For instance, if a guest you interviewed for your podcast was a quiet speaker, you may only want to increase the audio levels for their particular track. You can do this by clicking and dragging the level on the individual track to the right (to increase the volume), or to the left (to decrease the volume). Each track has its own volume levels that can be individually adjusted.
Editing Audio in GarageBand
6. Use the Solo Feature
Solo the specific track you’re editing by clicking the Solo button, which mutes every other track except the one you are chosen. By using the Solo feature, you can listen closely and catch unwanted breaths, sniffles, or coughs that you may have otherwise missed while editing voice over with music and sound effects also audible.
You can solo an individual track by clicking the Solo button (headphones) to listen to the individual track by itself:
You can also mute any tracks you don’t want to hear by clicking the Mute button (speaker) of each track:
7. Split Your Tracks
Once you record your audio, the recorded audio will appear as a series of tracks in GarageBand. If you want to make edits to the tracks, you can split the tracks and only keep the specific portions that you want.
To split a track, click the playhead (the line that moves as you are playing your audio), and drag it to the position on the timeline where you would like to split your track.
Then, right-click on the position where the playhead is situated, or open the Edit dropdown and select Split Regions at Playhead. You will then be able to click and drag an excerpt of the track to another point in the timeline, or simply delete it.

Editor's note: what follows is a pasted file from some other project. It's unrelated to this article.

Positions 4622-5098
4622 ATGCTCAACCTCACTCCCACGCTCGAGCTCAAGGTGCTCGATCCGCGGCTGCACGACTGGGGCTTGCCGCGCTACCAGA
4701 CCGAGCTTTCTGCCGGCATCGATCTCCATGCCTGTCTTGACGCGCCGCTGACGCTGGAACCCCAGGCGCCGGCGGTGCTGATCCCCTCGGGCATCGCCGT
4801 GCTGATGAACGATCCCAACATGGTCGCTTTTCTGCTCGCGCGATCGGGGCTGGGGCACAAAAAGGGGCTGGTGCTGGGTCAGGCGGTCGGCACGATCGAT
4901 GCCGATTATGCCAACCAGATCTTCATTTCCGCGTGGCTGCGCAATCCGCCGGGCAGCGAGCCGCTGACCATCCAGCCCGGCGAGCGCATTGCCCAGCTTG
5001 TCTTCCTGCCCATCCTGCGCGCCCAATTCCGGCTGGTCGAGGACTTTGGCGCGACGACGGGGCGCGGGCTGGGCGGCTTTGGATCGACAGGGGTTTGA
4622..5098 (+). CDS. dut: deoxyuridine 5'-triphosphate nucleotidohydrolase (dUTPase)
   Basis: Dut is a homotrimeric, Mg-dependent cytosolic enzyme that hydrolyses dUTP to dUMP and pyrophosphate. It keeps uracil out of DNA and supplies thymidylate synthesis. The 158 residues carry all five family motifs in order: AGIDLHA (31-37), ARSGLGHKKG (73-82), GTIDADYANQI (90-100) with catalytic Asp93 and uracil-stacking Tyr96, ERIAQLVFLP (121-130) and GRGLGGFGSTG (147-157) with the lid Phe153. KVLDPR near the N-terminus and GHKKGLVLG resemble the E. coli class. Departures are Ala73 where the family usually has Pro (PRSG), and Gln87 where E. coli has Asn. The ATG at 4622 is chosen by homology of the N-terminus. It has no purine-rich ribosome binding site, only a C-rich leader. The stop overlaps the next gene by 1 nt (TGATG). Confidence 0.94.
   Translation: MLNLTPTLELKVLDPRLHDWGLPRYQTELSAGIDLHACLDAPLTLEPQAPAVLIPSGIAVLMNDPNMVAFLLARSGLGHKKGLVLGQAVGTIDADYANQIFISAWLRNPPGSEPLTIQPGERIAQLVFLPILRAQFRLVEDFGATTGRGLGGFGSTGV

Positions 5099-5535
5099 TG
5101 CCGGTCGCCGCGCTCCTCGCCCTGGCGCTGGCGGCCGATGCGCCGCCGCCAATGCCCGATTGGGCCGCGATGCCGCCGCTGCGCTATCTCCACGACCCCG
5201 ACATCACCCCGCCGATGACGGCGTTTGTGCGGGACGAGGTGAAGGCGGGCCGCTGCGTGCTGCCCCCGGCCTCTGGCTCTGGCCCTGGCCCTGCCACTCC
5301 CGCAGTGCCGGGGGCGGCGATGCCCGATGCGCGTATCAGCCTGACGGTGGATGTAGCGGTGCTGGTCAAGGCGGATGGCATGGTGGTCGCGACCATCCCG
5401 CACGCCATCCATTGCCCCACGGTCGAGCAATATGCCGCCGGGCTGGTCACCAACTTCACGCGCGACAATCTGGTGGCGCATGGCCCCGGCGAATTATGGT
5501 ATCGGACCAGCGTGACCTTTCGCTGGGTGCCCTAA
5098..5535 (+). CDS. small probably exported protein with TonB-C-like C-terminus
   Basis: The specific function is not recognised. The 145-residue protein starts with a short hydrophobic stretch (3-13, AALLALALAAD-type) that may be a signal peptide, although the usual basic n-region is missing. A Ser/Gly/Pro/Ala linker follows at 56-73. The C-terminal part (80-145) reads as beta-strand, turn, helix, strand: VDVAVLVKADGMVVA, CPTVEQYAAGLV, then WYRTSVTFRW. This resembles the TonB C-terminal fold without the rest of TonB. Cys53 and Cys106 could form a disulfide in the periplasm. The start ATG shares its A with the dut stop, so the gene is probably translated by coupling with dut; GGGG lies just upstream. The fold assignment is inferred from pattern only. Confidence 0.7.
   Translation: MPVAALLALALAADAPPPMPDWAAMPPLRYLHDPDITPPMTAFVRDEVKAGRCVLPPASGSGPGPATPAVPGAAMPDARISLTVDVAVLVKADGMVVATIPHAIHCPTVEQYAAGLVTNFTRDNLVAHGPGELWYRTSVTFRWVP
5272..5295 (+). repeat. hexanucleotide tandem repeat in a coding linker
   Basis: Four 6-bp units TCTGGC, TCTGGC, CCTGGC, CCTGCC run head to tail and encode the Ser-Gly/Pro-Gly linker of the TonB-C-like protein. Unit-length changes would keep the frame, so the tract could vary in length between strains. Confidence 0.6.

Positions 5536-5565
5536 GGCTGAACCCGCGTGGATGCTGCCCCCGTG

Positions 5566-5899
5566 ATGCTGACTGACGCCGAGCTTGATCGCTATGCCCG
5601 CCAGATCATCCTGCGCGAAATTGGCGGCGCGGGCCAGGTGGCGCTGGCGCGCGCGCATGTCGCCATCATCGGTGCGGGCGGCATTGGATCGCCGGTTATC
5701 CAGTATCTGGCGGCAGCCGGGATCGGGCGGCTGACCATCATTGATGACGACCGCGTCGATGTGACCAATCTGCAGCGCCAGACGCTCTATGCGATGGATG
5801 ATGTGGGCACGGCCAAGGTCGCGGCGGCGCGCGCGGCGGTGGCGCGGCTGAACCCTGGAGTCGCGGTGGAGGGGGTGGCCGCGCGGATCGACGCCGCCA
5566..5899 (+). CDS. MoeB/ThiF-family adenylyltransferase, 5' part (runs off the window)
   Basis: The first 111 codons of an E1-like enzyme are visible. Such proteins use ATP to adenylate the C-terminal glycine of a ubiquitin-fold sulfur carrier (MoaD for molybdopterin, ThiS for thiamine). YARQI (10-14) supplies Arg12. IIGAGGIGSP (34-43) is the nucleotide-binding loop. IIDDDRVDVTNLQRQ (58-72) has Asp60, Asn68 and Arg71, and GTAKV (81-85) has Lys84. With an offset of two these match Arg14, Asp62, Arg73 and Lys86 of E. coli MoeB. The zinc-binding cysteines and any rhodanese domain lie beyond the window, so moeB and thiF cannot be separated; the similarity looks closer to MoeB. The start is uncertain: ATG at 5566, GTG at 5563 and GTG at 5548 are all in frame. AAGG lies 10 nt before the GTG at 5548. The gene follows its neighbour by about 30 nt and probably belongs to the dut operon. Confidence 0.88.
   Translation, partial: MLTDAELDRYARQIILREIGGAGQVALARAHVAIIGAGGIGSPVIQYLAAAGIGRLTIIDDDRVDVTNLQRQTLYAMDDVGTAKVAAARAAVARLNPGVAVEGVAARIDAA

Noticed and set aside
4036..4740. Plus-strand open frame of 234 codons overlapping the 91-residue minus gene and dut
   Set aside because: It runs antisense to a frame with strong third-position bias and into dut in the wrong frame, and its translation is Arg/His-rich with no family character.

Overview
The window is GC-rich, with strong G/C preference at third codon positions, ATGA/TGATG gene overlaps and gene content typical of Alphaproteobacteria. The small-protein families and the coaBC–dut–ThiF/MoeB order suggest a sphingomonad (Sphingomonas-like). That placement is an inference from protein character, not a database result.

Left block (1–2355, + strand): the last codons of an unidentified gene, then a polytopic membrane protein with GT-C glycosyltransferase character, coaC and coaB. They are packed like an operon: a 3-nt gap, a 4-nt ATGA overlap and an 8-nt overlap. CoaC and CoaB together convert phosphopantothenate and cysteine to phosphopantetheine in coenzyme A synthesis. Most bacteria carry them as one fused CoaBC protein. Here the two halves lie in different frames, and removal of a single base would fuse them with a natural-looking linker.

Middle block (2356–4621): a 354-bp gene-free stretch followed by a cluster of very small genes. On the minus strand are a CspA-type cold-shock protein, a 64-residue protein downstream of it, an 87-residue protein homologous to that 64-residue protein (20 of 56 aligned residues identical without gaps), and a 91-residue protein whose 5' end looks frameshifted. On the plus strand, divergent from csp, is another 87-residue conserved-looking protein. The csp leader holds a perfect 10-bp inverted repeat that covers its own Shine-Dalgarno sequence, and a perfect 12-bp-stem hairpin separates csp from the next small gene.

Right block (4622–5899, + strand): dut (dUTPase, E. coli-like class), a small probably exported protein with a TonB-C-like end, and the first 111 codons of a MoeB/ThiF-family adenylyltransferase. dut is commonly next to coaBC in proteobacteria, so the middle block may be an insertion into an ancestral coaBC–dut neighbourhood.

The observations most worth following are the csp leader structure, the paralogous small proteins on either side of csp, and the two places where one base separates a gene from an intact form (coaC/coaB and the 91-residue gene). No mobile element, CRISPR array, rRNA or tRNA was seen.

8. Add Music and Balance the Volume
When you add a new audio track, you may find that it is louder at certain points than you want it to be.
You can adjust the volume level at different points in the track by first selecting the track you want to edit by highlighting it on your timeline, opening the Mix dropdown, and selecting Show Automation.
You should then see a faded yellow line within your track. Click on the yellow line at the position where you would like to begin fading, and a dot will appear. Adding a second dot to indicate when you want the audio to complete the fade-out will then allow you to drag the volume up or down to an appropriate level.
You can do this with all of your tracks until you are satisfied with all of the volume levels.
9. Set Up a File Structure and Stick With It
Make sure to properly name your folders, subfolders, and GarageBand session files. By keeping a consistent file naming scheme, particularly for podcasts, you will be able to quickly locate all related documents, session notes, and audio files sent in by contributors.
10. Export Your Podcast
Your final step is to export your audio from GarageBand by opening the Share dropdown. From there, you will have the option to share your podcast to your Music library or SoundCloud, send it by email, or export it to a disk.
Work With Creative Talent to Enhance Your Podcast
By following these simple steps, you’ll hopefully come out with higher-quality audio and save a lot of time setting up new podcasting sessions.
For a handy tutorial that covers all the tips we’ve discussed, check out this video:
If you’re in need of a professional voice actor to serve as your podcast host or record your podcast intro script, or if you’re in search of a skilled audio editor or musician to compose original music for your podcast, Voices has you covered. On our creative services marketplace, you can find and hire a from our pool of creative talent made up of experts in voice acting, audio production, music, and more.